German Box Office Dropped 69 Percent in 2020
Theatrical revenue in the country took a massive hit due to coronavirus lockdowns in spring and fall with only limited re-openings last summer.
Germany's box office last year was decimated by the coronavirus pandemic, with official figures showing a 69 percent drop in revenue compared to 2019.
The German Federal Film Board (FFA) has published its official figures, showing theatrical revenue fell to just $386 million (€318 million) in 2020, down $857 million (€706 million) from the previous year. Admissions figures — at 38.1 million tickets sold — dropped 67.9 percent, or down 80.5 million tickets from 2019.
"It's a very bad result, but one that was to be expected in this situation," said FFA chair Peter Dinges. "The situation for the industry remains very difficult."
The German government first shuttered cinemas in mid-March last year as the country went into its first COVID-19 lockdown. Reduced Corona infection rates prompted Berlin to re-open theaters in July, but only at a reduced capacity of around 20 percent to 25 percent of full occupancy. A COVID-19 resurgence in late fall led to a second lockdown, with cinemas again shutting down in November.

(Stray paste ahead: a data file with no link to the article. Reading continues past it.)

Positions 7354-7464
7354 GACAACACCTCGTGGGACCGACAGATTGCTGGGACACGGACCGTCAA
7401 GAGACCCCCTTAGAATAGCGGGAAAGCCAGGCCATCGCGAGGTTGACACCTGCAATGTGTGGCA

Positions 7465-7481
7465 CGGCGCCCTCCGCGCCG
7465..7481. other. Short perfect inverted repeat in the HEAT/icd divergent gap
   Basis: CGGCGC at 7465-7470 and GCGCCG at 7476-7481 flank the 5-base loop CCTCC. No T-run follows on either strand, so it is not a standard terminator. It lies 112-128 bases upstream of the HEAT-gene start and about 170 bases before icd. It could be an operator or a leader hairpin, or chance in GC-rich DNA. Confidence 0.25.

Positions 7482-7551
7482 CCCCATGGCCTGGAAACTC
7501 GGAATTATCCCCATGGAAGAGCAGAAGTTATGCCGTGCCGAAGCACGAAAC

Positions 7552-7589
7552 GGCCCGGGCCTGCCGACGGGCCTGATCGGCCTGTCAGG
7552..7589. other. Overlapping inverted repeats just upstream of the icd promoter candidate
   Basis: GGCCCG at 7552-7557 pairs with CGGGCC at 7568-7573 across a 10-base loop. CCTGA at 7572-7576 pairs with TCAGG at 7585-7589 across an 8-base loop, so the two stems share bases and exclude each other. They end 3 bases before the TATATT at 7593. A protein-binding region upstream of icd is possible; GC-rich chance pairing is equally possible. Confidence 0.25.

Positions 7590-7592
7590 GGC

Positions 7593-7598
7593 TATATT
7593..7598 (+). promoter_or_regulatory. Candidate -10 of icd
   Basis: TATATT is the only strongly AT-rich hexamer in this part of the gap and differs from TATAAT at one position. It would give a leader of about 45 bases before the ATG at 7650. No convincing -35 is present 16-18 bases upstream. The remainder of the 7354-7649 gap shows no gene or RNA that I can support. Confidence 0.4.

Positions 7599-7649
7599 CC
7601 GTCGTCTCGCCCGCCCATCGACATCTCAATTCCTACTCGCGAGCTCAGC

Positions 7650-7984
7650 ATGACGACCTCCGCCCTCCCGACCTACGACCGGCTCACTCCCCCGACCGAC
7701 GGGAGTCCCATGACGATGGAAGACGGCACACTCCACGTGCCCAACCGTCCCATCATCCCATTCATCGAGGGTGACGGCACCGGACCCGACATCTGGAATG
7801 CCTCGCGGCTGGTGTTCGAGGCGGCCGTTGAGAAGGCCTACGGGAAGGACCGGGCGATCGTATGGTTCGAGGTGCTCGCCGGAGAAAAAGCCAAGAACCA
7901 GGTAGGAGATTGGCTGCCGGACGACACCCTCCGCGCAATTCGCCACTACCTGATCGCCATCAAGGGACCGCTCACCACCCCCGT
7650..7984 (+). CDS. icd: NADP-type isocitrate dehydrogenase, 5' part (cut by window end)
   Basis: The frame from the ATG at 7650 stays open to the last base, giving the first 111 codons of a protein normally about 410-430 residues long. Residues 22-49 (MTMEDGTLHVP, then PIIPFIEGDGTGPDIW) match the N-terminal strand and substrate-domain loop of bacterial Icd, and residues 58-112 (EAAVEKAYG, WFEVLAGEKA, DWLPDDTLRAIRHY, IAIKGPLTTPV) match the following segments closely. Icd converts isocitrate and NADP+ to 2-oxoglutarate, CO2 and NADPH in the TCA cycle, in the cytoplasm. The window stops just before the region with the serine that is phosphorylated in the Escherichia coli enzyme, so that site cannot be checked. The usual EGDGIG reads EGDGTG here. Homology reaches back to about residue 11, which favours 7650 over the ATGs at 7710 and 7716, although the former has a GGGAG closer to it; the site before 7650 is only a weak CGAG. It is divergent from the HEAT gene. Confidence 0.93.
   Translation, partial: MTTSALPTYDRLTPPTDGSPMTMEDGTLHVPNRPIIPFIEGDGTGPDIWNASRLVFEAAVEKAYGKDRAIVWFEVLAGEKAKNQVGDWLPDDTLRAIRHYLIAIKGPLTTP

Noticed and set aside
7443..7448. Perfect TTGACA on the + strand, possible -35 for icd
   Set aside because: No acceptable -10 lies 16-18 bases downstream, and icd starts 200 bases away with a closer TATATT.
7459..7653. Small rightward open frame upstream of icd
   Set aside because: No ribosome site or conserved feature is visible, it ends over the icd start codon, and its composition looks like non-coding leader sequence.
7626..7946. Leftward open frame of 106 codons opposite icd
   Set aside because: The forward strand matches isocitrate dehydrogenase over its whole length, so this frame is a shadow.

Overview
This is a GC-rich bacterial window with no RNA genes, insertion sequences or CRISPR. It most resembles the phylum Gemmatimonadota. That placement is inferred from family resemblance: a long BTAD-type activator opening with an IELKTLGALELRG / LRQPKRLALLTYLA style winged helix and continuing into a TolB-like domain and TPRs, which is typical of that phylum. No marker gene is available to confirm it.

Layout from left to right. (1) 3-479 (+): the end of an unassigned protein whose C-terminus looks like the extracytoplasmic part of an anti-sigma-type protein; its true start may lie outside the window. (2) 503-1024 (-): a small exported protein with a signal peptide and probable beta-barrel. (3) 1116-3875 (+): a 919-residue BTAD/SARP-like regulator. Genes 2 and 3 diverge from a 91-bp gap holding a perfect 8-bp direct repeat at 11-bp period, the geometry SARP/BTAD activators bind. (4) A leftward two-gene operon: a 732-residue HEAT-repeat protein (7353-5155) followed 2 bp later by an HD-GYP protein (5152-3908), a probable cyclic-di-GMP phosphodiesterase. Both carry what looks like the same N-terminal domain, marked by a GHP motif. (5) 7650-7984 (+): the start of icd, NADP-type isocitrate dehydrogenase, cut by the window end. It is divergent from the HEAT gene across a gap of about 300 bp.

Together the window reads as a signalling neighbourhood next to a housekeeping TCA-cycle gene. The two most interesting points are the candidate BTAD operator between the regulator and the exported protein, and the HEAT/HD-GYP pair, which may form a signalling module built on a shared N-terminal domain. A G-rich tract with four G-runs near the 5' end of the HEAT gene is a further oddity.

Germany remains in lockdown, and cinemas remain closed. It is unlikely theaters, and the country as a whole will re-open before the end of March.
Bad Boys for Life, released in Germany by Sony Pictures in January 2020, before the pandemic hit the country, was the best-performing film of the year in the territory, with 1.8 million admissions and box office revenue of $18 million. It was a result, the FFA noted, which wouldn't have been enough to secure a place in the top 10 in 2019.
With little competition from U.S. titles, most of which were pulled or shifted online, German movies accounted for a greater proportion of sales. Local-language titles accounted for a record 35 percent market share in 2021. "Given the circumstances, a bitter record," noted the FFA.
Government support for cinemas and their employees, part of broader economic relief programs, has helped prevent mass bankruptcies or theater closures in Germany.
But Dinges warned that "the effects of the pandemic on the cinema landscape will only become apparent in the course of this year." He was hopeful, however, that once cinemas can reopen safely, audiences will return. "People are just waiting for [cinemas] to finally open again. After the restart, things will really take off."
Germany's box office collapse was mirrored across most of Europe. Recent figures from the International Union of Cinemas (UNIC), a cinema industry body, showed a box office drop of 70.6 percent across Europe in 2020, with theatrical revenues plunging a total of $7.5 billion (€6.2 billion) across 38 European territories.